Journalist (ex-BBC, RFI, TV5), writer (first book on Massive Attack and Bristol), I also work on film projects. Born in Paris, I have been based in Prague, Miami, London, Nairobi (covering Kenya, Uganda, Ethiopia, Somalia), and Bristol, UK. I travelled from Italy to Haiti, via Tunisia, Liberia, South Africa, India, Mexico, Niger, Turkey, Iraq... My passions: Africa, Europe, literature, music, arts. This blog is to share my work and cultural discoveries from around the world.
DRC: Negotiations open with the M23
As negotiations between the Congolese govenement and the M23 rebels are opening in Uganda, to talk about the Democratic Republic of Congo and the conflict in the Eastern province of North Kivu, I received on Al Qarra TV Thierry Vircoulon, researcher for the International Crisis Group and expert on Central Africa.
Interview with Thierry Vircoulon, researcher for the International Crisis Group
Al Qarra TV - Today we’re here
to talk about the Democratic Republic of Congo and the conflict in the Eastern
province of North Kivu.And here with us
on Al Qarra is Thierry Vircoulon, researcher for the International Crisis Group
and expert on Central Africa. Mr Vircoulon, thanks for being with us.
Thierry Vircoulon – Hello.
Al Qarra TV -First of all, can
you help us understand what the M23 represents politically and militarily in
this region of the DR Congo?
Well, I think the M23 is actually the result of a mutiny
that happened in April, and led by General Bosco Ntaganda. As a result, the M23
is not really a political movement; it’s more a military movement. It doesn’t
really represent the Congolese Tutsis. If you look at the leadership, it is
composed of several tribes of this region but it would be much exaggerated to
say that the M23 is a political movement representative of a broad range of the
tribes in North Kivu.
Al Qarra TV - What is to be
expected from these negotiations between the government and the rebels?
Thierry Vircoulon – Basically,
what is at stake – the government has actually been forced to open the talks,
as you know, because for the last five months the government refused to talk
with the M23; it’s only because the M23 took over the city of Goma and because
also there was a mediation by a regional organisation called the ICGLR
(International Conference on the Great Lakes Region) that the government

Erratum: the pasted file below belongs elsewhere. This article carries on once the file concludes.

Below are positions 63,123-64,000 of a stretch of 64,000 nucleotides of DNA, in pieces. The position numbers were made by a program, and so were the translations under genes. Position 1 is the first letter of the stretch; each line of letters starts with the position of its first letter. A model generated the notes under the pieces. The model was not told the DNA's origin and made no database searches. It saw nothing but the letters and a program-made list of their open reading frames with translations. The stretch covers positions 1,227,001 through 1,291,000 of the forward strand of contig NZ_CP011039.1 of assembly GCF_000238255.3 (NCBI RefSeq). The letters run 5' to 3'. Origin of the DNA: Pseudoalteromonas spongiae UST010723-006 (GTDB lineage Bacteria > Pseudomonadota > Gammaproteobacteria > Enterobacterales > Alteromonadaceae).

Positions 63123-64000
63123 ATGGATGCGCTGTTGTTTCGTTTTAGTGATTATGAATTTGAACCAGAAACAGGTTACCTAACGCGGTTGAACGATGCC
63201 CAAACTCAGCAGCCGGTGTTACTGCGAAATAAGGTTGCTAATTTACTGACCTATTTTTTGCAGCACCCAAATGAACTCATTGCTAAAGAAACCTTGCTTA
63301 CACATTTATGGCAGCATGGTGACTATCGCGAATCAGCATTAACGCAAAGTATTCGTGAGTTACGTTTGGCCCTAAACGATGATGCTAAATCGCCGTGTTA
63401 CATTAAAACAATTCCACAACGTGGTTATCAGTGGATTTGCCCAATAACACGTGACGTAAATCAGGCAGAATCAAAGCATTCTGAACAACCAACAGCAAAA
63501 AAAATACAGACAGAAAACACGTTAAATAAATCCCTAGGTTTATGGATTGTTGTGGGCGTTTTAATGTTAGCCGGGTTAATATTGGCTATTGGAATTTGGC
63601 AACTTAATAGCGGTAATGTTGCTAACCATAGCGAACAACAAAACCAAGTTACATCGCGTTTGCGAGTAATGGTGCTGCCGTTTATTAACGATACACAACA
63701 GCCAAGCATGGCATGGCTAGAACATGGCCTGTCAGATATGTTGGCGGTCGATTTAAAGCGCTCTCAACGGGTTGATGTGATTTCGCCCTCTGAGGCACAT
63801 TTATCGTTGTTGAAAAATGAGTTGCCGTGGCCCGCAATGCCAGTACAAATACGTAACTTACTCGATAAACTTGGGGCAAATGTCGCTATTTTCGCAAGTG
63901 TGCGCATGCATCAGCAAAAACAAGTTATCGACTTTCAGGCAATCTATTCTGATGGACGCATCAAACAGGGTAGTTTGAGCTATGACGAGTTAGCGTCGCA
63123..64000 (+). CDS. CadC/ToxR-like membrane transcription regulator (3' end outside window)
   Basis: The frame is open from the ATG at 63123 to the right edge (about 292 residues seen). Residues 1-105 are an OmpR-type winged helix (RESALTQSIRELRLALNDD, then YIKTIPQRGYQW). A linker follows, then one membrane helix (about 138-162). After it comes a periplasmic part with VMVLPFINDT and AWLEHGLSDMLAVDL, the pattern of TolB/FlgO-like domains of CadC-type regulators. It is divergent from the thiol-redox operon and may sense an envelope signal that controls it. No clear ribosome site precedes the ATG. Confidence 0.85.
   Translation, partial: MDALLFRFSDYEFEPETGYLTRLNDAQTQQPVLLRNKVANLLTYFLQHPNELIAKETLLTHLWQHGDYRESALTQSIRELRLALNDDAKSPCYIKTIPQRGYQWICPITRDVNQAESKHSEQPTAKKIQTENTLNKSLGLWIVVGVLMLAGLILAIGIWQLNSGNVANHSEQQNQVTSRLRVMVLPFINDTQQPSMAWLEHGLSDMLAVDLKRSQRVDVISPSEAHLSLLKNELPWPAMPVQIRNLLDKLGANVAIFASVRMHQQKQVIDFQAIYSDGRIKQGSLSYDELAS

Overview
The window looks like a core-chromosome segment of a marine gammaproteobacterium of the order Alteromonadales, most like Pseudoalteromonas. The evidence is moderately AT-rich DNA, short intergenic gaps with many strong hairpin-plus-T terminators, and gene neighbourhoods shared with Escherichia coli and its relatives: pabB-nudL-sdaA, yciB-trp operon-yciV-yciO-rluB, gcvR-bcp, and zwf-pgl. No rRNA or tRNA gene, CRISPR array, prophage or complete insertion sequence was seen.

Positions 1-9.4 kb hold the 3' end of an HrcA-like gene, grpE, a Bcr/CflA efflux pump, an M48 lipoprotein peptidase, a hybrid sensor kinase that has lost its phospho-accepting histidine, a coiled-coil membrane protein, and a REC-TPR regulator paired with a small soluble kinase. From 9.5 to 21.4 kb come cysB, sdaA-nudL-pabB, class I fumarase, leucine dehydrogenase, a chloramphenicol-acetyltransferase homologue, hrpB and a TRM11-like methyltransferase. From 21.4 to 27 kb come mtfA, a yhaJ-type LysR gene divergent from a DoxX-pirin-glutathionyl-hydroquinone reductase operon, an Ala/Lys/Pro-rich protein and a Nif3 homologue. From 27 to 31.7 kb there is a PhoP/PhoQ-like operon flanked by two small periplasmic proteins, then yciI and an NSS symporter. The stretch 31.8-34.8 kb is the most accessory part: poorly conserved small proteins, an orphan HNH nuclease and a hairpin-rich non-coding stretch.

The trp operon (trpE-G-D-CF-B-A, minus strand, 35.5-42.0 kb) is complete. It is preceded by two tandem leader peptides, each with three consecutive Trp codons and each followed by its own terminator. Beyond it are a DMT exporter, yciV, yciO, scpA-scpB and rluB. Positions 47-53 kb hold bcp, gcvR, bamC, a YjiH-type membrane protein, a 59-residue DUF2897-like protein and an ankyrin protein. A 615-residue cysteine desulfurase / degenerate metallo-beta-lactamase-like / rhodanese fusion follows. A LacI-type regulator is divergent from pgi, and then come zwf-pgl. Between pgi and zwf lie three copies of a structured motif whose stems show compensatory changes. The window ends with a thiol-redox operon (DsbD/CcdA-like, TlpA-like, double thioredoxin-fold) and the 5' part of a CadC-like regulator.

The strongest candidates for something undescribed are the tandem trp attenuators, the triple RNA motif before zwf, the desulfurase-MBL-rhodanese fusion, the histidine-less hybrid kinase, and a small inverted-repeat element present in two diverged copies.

actually accepted those talks. Those talks are going to be very difficult
because the agenda of the negotiation is not defined yet and there is going to
be the issue of will President Kabila or not in Kampala himself to negotiate
cause the M23 has been very firm on that and has requested direct talks with
him. There is not much that can be achieved through that negotiation except
legitimising the use of force to get a position in the government, a position in
the army. Everybody in the region is wondering if actually a peace deal is
signed between the M23 and the Congolese government, will this peace deal be
different from the one signed in 2009 between the CNDP of Laurent Nkunda and
the Congolese government. It seems that history may repeat itself during those
negotiations in Kampala.
Al Qarra TV – Is there even a
solid framework? And with the fact that it’s happening in Uganda, which is also
accused of involvement and without Rwanda, can we expect any decision soon
enough and anything that would be a breakthrough?
Thierry Vircoulon – The ICGLR, the
regional organisation mandated for those talks, to organize those talks seems
to want to replay the 2008 scenario, which means negotiations between the
rebels and the government, a peace deal, and the situation is supposed to calm
down in North Kivu. I think it’s very likely that at the beginning of 2013 we
replay the 2009 scenario, which would be a bad sign for the region and also for
the Congolese people because it would send a signal that actually there is no progress
in the region in terms of peace building of course. This will pose another
problem; this will pose of course an impunity problem, but that will also pose
a problem of implementation cause one of the main difficulty with the 2009
agreement was that was not a bad agreement but it was not really implemented. So
if we also have a deal in 2013, will it be implemented, that’s the question
that a lot of stakeholders are asking right now.
Al Qarra TV – And North Kivuif often the core region of many
conflicts and for that there are many deeper reasons including the use of
minerals and the fight for resources, sothis can still be recurrent and still lead to further conflicts?
Thierry Vircoulon – You have a
cycle of rebellions in the Kivus, same with the problem of conflict minerals,
the problem of land dispute, the problem of Rwandan interference, basically it
is some sort of economic war in the Kivus. The question is who is controlling
the natural resources, which are minerals and also wood and this kind of
things. In that region for now the last 15 years, armed groups but also
businessmen and politicians have been controlling the natural resources and
Rwanda is trying to exert some sort of economic and military control over those
resources in the North Kivu, and that’s really the core problem. So if we want
to have a real exit strategy and break the circle of violence in this region,
it is very important to address the root cause of the conflict in the Great